My grandmother knew what to do on a hot and humid August morning. On one of those days when the air felt like wet foam rubber, she ordered everybody out of the kitchen and made tomato ketchup.
On one of the days when the bed sheets stuck and the garden slugs labored away, Grandmother Lily Rose put the corner of Guilford Avenue and 29th Street under a cloud of vinegar and spicy tomato mist.
Late August was always ketchup weather on her culinary calendar. It fell somewhere between peach cake, soft crabs and the return of the oyster.
Lily Rose was the unchallenged matriarch of a household of 12, a woman who, for all her protestations about hating to cook, was the best ever. There are those who attest that her homemade tomato ketchup was among her most supreme accomplishments. Her son has been testing ketchups for the past 40 years and never come up with any to come near hers.
Her cooking was seasonal. Only when she saw a large bushel of overripe tomatoes for, say, 75 cents did she pull out her largest pots from her ample food laboratory. Lots of runny tomatoes were needed to cook down to ketchup.
Ketchup-making and bottling were strictly a once-a-year ordeal. The operation required multiple trips to the cellar, her storehouse for such medieval-looking gadgets as the cherry pitter, the meat grinder and the bottle capper. The bottle capper was the item reserved for ketchup day. The pitter and grinder were for other tasks.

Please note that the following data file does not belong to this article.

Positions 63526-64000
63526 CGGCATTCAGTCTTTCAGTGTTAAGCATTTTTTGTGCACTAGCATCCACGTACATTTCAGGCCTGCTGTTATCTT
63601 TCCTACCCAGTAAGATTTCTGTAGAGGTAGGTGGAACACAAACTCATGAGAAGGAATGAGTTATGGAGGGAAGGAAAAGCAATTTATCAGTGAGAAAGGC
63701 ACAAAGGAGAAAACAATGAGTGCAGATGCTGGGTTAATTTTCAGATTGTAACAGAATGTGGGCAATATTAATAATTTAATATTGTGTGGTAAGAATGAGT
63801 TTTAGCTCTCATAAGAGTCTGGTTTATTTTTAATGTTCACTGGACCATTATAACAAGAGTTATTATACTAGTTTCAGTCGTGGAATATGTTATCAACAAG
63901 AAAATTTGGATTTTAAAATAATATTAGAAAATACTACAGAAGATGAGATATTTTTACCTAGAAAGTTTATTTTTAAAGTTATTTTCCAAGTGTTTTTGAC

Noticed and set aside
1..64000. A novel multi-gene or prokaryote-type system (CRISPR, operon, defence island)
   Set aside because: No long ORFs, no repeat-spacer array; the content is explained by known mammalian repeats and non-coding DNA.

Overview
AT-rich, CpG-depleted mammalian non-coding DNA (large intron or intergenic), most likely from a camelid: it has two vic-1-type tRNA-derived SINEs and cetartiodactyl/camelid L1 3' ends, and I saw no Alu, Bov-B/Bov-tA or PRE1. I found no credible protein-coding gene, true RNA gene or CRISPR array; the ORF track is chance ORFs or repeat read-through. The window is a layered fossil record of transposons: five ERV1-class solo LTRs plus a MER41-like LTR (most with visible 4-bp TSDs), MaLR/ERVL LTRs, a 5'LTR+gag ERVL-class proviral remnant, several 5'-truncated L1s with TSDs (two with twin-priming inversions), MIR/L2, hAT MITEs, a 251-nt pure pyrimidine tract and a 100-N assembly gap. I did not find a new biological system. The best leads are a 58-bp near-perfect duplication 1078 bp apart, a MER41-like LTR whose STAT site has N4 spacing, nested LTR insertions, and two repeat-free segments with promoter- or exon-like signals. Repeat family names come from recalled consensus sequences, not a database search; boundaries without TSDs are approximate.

Her old Oriole gas range (manufactured in Baltimore, of course) did heroic service throwing out tongues of orange fire under the tomato kettles, the largest vats in the house. Within minutes, the kitchen was steamy with the odors of tomatoes, vinegar, sugar and spices. All those boiling pots only added to the in-house humidity.
The ketchup had to cook down slowly, and for a long time. Those red, juicy 'maters took their time breaking down into a sweet, runny ketchup. By this time, the whole neighborhood could smell Lily's kitchen.
Lily didn't put her ketchup into Mason jars, as she did her pickles. ketchup went into the old-fashioned long-necked Pepsi-Cola and Hires Root Beer bottles she'd saved and washed throughout the year. Once the ketchup had simmered down to its proper consistency and taste, it was time to get the funnel and start capping. The grandchildren (I was the oldest of six) considered it a great occasion when one of the bottles would kick off its cap and send ketchup over the pantry walls. However, Lily was not so amused.
The ketchup was used on many dishes, especially those served as the days grew cooler and fall arrived. I recall its going over steamed shrimp, fried oysters and great pans full of scrapple.
As a child, I was pulled in by slick ads for commercial, store-bought ketchup. But store-bought turned out to be tasteless and possessed none of the kick and character of my grandmother's variety.
Years later, while spending too much money at a fancy New Orleans hotel restaurant, I spotted corned beef hash, served with homemade ketchup, on the breakfast menu. This ketchup came served in a fancy silver-plate gravy boat along with a waiter in a white coat to ladle it out. It wasn't bad, but alas, never was good as that made 40 years ago on a humid August morning on Guilford Avenue.